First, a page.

Mayar Sherif says becoming highest-ranked Egyptian in tennis history is ‘no coincidence’

Mayar Sherif. (BBVA Open Internacional de Valencia)
Mayar Sherif. (BBVA Open Internacional de Valencia)
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Updated 20 June 2023
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Mayar Sherif says becoming highest-ranked Egyptian in tennis history is ‘no coincidence’

Mayar Sherif. (BBVA Open Internacional de Valencia)
  • New world No.31 is proud of passing compatriot Ismail El-Shafei’s career-high mark

In a recent conversation with her psychologist, Egyptian tennis star Mayar Sherif was asked what was driving her the most.

“She was asking me, ‘What is your motivation right now? Because motivation can move mountains’,” recalled Sherif in an interview with Arab News on Monday.

“I told her, ‘I’m dying to pass Ismail’s career-high mark of 34,’ so that was definitely a goal I had in my mind.”

Sherif was referring to Ismail El-Shafei, who, until Sunday, was the highest-ranked Egyptian in Open era history, having peaked at No.34 in the world back in 1975.

On Monday, Sherif officially surpassed him as she hit a new career-high ranking of 31 to become the highest-ranked Egyptian tennis player among both men and women in the professional era.

“It didn’t come just like that, by coincidence. It feels good to break another barrier; it gives me a lot of confidence mentally and it’s important to go into the grass season feeling this confident,” said the 27-year-old Cairene.

Sherif’s latest historic achievement has come on the heels of capturing two WTA 125k titles in as many weeks, in Makarska, Croatia, and Valencia, Spain, and she now enters the grass season with a 10-match winning streak.

The Spain-based player is an impressive 6-0 in WTA 125k finals, and has won 41 of 47 matches at that level.

While many other players have already begun their grass-court campaigns, Sherif was keen to get some more match play on clay — her preferred surface — and the decision has paid off as she now stands on the brink of the top 30.

“We tried to extend the clay season as much as possible, because the clay season on the WTA tour is very short,” Sherif said.  

“It’s obvious I play better on clay than on any other surface. Sadly the tournaments that were available were only 125s, and I’m planning to play the 250s after Wimbledon on clay. It was an objective to make the clay season as long as possible because there aren’t enough tournaments.”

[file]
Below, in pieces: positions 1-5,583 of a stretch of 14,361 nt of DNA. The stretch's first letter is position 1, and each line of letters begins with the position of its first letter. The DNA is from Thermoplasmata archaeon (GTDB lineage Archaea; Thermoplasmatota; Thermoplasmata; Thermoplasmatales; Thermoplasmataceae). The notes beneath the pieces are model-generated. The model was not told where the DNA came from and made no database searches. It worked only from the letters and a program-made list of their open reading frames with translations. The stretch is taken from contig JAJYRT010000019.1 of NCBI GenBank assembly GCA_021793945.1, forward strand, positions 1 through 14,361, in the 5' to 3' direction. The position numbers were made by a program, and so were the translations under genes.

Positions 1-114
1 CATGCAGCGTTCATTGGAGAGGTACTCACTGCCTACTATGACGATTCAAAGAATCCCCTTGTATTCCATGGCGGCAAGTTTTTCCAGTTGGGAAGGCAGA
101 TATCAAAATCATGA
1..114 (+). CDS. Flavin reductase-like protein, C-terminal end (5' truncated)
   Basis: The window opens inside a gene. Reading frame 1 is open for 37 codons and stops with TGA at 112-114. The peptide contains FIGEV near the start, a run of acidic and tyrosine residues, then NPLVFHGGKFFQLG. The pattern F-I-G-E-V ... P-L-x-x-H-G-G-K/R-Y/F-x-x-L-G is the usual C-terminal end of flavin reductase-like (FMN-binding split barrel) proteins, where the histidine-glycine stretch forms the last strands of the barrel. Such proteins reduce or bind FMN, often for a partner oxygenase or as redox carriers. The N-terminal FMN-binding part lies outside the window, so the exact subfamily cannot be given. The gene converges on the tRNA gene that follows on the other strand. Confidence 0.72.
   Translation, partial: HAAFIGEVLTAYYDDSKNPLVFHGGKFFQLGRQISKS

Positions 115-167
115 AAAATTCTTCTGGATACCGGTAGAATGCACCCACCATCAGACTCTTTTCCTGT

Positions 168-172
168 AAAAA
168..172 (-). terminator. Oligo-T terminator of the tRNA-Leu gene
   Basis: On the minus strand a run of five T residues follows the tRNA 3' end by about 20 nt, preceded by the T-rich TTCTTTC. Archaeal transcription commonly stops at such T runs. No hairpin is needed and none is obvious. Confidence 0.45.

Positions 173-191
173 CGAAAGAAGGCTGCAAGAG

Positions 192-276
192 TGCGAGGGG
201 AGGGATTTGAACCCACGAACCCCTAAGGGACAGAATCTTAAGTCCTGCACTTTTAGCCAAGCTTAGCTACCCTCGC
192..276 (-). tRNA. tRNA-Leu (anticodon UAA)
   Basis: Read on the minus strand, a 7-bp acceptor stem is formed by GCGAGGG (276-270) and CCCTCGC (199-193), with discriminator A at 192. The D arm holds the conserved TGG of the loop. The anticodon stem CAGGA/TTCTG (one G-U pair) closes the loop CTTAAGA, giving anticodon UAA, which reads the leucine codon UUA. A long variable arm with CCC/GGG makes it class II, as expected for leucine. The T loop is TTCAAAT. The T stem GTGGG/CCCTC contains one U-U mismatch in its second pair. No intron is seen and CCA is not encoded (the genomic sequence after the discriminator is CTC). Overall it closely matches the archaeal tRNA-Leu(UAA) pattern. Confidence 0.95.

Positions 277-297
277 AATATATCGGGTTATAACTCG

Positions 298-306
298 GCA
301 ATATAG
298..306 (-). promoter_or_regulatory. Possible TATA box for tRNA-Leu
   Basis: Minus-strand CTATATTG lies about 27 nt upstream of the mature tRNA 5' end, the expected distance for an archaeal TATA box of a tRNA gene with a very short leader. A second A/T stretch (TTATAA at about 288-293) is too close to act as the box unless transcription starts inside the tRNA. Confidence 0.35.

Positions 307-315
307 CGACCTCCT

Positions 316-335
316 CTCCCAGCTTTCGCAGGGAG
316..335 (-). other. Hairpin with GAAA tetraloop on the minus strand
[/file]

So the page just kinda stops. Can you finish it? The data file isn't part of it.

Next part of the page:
Her week in Croatia felt like “vacation vibes” as she enjoyed playing at a tennis club that was right on the beach. Sherif and her team were the first to arrive at the tournament, and the last to leave — trophy in tow — and she said that gave her a mental boost entering the second week in Valencia, where she demolished the field, clinching the title without dropping a set, and losing a total of just 17 games through five matches.

Sherif will now shift her focus to the grass and she has a week to prepare for the WTA 250 event in Bad Homburg, Germany, before heading to Wimbledon, where she will make her main draw debut and will likely be seeded at a Grand Slam for the first time, thanks to her new ranking.

She admits her initial target was to be seeded by the time the US Open came around end of August and she is thrilled to be ahead of schedule.

Sherif’s entire professional experience on grass is limited to just two Wimbledon qualifying matches, played at Roehampton two years ago. She had to miss the Championships last year due to a foot injury and is excited to be heading to the All England Club for the first time as a pro.

While she is aware of the challenges she will face competing on a surface she is not well-acquainted with, she hopes to approach the grass swing with a fresh winning mentality.

“The last time I played on grass was two years ago and I enjoyed it. I didn’t expect to enjoy it, and I went with the mentality of, ‘Let’s see how I’m going to feel.’ But I feel like had I gone to Wimbledon qualifying two years ago with a winning mentality of, ‘I can do this’, I probably would have qualified,” she said.

“Unfortunately, I didn’t. So this time I’m going to go with this winning mentality because I actually enjoyed it the last time.”

Sherif has been plotting with her coach Justo Gonzalez a plan of attack for the grass, and noted several adjustments need to be made in order to be physically and tactically ready to compete at Wimbledon. She is also on the verge of making a bold move by changing the model of Wilson racket she has been using.

“The physical transitioning is not easy. On grass you have to stay low, the agility is super difficult; the first few days it’s tough on the legs and on the back,” said the Pepperdine University alum.  

“I’m working with my fitness coach to make this transition physically smooth and I plan on playing the 250 event in Bad Homburg so I can prepare well for Wimbledon.”

She added: “We might change the racket. You’re the first to know this actually. We’ve been planning on this for a while, let’s see how it goes. It can go disastrously, or it can go very well, but we’ll take the risk and we’ll see.

“We’re changing the racket and also in my game play, we’re going to work on the serve; we’re going to add more slices, the volleys are important. Of course, on grass, if you have good touch, it’s important, so that’s what we’re going to work on this week.

“We think that I have a good touch, but I don’t use it enough, so maybe on the grass is a good time to use it.”

The last time Sherif set foot in the All England Club was back in 2012. She was 16, competing in the juniors draw, and won her first round in girls’ singles before losing in the second round.

“I’m very excited for Wimbledon, of course. I’ve been dying to set foot in that club. I’ve only been there as a junior, and I don’t remember much, and I’ve never been there as a pro, so I’m very excited for it. I’m looking forward to enjoying the experience more than anything,” she said.


Djokovic shrugs off troubles in winning start at French Open

Djokovic shrugs off troubles in winning start at French Open
Updated 29 May 2024
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Djokovic shrugs off troubles in winning start at French Open

Djokovic shrugs off troubles in winning start at French Open
  • Australian Open champion Aryna Sabalenka, a semifinalist in 2023, overpowered Russian teenager Erika Andreeva 6-1, 6-2 in just 68 minutes
  • Two-time runner-up Casper Ruud cruised to a 6-3, 6-4, 6-3 victory over Brazilian qualifier Felipe Meligeni Alves